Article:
Al Golden has been looking for oil in North Dakota since 1953. His eyes still light up when he remembers the first time oil gushed from one of his wells.
"It sends chills and thrills and prickles up and down your spine, and you think you must have died and gone to heaven," says Golden.
But Golden also recalls that after that gusher, he drilled 21 straight dry holes.
"I've had some terrible disappointments. Drilled a well right in the center of four wells. It was what we call a gut-shot cinch. A can't miss kind of deal," says Golden. "I was horribly disappointed."
Grow the Future of Public Media
MPR News is supported by Members. Gifts from individuals power everything you find here. Make a gift of any amount today to become a Member!
Al Golden's story is the story of North Dakota oil. Boom and bust.
All indications are that we are going to be challenged to meet the world demand for oil and gas.
Western North Dakota has large oil reserves. By some estimates, it has more oil than the Arctic National Wildlife Refuge. A federal government geologist estimated a formation called the Bakken shale holds 400 billion barrels of oil.
Ron Ness, president of the North Dakota Petroleum Council, says that number is only a guess at this point, but it's still generating a lot of excitement.
"Even if it's a percentage of a percentage of a percentage of 400 billion barrels of resource, that's a big number," says Ness. "What's recoverable of that resource is the important number."
And getting that oil out of the ground is a challenge, because the oil is expensive to extract from shale nearly two miles deep.
When world oil prices are high, it's profitable. When the price of oil falls, the North Dakota wells shut down.
But many in the industry think there's been a fundamental change that will stabilize North Dakota oil production. Improved technology makes it easier to capture the oil, and world oil prices are expected to stay high.
Hess Corp. is drilling a new well near Tioga, not far from where North Dakota's first successful oil well was drilled in 1951. It's one of nearly 40 rigs now drilling for oil in North Dakota.
Hess production superintendent Virgil Miller says he's not expecting a bust at the end of this oil boom.
"It might slow down a little bit, but I think it's going to be viable in the long term," says Miller. "Nobody thinks the price is going to go down that far. It's going to stay above $50 (per barrel), probably."
This well is an example of the new technology that helps make North Dakota oil profitable.
The oil is in a layer of rock about two miles below the surface. But that layer is thin, perhaps five to 20 feet thick. So this rig drills down two miles, then gradually turns using a steerable drill bit, until it's drilling horizontally. It then bores through the rock layer for a mile. That increases the efficiency of oil extraction.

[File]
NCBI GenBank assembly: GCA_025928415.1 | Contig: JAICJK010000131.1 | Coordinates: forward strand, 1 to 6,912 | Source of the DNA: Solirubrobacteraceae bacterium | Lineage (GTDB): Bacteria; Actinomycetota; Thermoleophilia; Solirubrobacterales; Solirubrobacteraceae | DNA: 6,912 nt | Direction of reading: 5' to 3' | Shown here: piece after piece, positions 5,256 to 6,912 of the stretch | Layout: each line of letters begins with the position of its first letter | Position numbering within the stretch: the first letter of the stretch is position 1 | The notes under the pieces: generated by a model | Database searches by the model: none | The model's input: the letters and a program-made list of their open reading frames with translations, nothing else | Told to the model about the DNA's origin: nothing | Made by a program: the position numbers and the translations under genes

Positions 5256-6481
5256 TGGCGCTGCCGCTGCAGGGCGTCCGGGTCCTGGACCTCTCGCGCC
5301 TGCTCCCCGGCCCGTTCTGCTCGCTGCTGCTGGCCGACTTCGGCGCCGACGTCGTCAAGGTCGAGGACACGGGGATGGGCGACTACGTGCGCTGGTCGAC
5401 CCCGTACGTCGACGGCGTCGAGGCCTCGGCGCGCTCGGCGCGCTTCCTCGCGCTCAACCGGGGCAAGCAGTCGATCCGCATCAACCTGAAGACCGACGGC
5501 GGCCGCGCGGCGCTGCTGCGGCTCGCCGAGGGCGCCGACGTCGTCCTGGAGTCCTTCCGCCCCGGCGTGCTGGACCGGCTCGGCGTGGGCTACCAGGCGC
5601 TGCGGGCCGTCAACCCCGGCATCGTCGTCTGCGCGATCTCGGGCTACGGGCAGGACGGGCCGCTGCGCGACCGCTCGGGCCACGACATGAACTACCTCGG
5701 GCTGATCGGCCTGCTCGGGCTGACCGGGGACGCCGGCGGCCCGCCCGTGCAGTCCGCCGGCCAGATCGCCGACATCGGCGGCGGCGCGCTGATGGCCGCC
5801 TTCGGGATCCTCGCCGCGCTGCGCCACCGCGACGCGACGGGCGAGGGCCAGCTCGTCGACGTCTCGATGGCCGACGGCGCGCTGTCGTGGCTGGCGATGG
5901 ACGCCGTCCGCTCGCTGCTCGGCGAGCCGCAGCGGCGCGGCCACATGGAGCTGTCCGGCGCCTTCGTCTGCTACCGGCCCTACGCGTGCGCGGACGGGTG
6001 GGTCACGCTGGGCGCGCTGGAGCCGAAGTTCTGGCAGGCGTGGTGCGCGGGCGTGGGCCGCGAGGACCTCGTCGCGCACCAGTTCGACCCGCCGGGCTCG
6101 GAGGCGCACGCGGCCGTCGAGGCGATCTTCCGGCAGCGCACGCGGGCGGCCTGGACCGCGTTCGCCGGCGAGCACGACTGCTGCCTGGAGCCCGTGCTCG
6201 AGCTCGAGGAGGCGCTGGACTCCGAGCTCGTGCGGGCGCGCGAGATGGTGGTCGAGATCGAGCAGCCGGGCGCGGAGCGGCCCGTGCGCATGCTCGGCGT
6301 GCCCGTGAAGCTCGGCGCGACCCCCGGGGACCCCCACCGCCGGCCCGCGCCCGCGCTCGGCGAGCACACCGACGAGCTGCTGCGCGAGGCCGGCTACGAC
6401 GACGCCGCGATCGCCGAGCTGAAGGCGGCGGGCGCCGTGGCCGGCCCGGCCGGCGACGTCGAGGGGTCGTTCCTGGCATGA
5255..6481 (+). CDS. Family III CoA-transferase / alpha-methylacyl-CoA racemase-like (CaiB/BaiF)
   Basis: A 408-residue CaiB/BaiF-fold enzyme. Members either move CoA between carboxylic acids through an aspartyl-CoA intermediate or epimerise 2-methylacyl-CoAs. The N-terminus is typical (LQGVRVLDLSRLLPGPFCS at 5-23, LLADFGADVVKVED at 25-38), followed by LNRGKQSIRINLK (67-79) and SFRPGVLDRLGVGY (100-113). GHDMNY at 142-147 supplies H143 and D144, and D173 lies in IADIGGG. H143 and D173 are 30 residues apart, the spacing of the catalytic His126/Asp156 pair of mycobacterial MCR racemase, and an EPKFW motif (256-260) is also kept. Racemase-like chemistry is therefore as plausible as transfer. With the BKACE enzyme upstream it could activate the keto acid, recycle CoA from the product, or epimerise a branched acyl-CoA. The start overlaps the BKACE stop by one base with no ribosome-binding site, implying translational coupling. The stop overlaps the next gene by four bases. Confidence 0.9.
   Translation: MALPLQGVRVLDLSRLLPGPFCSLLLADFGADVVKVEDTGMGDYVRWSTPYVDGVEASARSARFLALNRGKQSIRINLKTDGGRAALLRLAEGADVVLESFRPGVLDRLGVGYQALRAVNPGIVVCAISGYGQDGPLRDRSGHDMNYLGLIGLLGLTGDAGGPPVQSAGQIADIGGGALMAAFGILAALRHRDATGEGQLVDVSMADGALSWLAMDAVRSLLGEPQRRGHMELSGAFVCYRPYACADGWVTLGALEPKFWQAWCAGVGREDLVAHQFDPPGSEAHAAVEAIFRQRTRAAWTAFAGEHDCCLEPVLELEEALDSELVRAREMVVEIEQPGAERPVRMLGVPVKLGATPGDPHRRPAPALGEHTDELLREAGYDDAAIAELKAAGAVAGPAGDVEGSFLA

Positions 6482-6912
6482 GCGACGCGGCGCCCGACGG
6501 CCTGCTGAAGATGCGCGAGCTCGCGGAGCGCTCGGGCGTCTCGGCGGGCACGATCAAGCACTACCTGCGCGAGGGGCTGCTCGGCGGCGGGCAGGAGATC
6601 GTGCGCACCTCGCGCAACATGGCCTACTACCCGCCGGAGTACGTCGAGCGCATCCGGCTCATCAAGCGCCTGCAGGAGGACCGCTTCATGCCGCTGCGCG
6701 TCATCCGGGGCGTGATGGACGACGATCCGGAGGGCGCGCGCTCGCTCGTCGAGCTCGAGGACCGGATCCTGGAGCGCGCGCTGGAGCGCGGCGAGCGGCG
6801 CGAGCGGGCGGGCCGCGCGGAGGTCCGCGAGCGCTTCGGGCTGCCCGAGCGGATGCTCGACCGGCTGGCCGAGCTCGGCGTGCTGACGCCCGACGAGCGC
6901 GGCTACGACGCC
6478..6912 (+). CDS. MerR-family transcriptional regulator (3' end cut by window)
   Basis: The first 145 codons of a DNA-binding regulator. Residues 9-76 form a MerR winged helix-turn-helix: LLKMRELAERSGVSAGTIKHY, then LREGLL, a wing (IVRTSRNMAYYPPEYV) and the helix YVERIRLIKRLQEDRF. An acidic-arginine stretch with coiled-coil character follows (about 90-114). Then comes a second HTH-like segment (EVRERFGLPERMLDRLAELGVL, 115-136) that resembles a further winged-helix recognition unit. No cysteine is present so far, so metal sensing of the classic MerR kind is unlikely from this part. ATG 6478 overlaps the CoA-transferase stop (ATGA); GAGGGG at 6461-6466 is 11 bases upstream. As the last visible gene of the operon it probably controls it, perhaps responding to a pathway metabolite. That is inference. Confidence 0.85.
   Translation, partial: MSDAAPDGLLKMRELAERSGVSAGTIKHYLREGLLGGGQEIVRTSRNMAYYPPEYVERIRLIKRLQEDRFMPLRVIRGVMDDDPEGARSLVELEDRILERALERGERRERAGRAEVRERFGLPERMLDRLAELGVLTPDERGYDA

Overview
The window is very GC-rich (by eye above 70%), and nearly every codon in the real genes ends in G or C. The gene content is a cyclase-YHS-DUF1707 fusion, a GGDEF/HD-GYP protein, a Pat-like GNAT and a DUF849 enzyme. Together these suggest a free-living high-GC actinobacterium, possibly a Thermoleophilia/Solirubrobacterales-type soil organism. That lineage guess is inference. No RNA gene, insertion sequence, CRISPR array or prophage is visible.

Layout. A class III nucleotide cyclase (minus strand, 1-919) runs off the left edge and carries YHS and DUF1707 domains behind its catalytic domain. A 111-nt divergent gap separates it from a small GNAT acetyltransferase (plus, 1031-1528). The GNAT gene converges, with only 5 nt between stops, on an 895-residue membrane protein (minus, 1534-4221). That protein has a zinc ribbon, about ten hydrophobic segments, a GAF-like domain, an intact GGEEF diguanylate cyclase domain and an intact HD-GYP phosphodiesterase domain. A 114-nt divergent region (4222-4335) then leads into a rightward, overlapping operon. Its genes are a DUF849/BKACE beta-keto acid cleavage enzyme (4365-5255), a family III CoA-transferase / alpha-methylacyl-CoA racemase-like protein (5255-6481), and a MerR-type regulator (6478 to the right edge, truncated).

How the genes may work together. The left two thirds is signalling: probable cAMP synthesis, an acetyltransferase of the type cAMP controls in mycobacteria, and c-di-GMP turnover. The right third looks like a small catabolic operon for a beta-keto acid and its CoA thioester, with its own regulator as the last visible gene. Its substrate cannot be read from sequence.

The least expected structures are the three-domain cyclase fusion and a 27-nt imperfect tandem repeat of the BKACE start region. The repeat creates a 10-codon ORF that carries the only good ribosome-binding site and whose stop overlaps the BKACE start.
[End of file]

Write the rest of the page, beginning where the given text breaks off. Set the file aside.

Bryce Hauge is monitoring several computer screens in the air-conditioned control room. He keeps tabs on the drill bit, about the size of a bowling ball, chewing through rock nearly three miles away in, temperatures more than 200 degrees Fahrenheit.
"We have tools down hole telling us where we're at," says Hauge. "Every 30 feet we take a survey. And they claim they can put a bit in a five-gallon bucket nowadays, and I kind of believe it, actually."
Hauge has been working in the oil fields since the last boom in the 1980s. He jokingly says what he likes best about the job are paydays and days off.
"No, it's an interesting job," says Hauge. "I was 17 years old when I started. It's good money. You're outside. It's healthy, fresh air. Lots of exercise. Great people to work around."
Finding enough people like Bryce Hauge is probably one of biggest challenges facing the industry. Despite high pay, not enough young people are interested in what's been an on-again, off-again industry.
Industry officials say each oil rig directly and indirectly generates about 120 jobs. Finding housing for those workers is another challenge.
Many investors built apartments in places like Williston in the 1980s. A couple years later the industry collapsed, and those buildings were empty. Many local developers are not eager to jump on another oil boom.
But some oil industry giants are betting on North Dakota oil reserves. Marathon Oil recently announced it will spend $1.5 billion to drill 300 new wells in the next five years.
Steve Guidry, a regional vice president at Marathon, says in the next 13 years oil demand will grow by 55 million barrels a day, or nearly 20 percent.
"Finding that additional supply is equivalent to finding five and a half Saudi Arabias," says Guidry. "So when you talk about do we think the new price scenario is sustainable, one has to recognize on the global scale, all indications are that we are going to be challenged to meet the world demand for oil and gas."
North Dakota officials estimate they will approve permits for 500 new oil wells this year. All that activity means more oil revenue, which means a healthy surplus for state government. The oil tax brought in $170 million last year. Oil revenue is expected to be at least $300 million next year.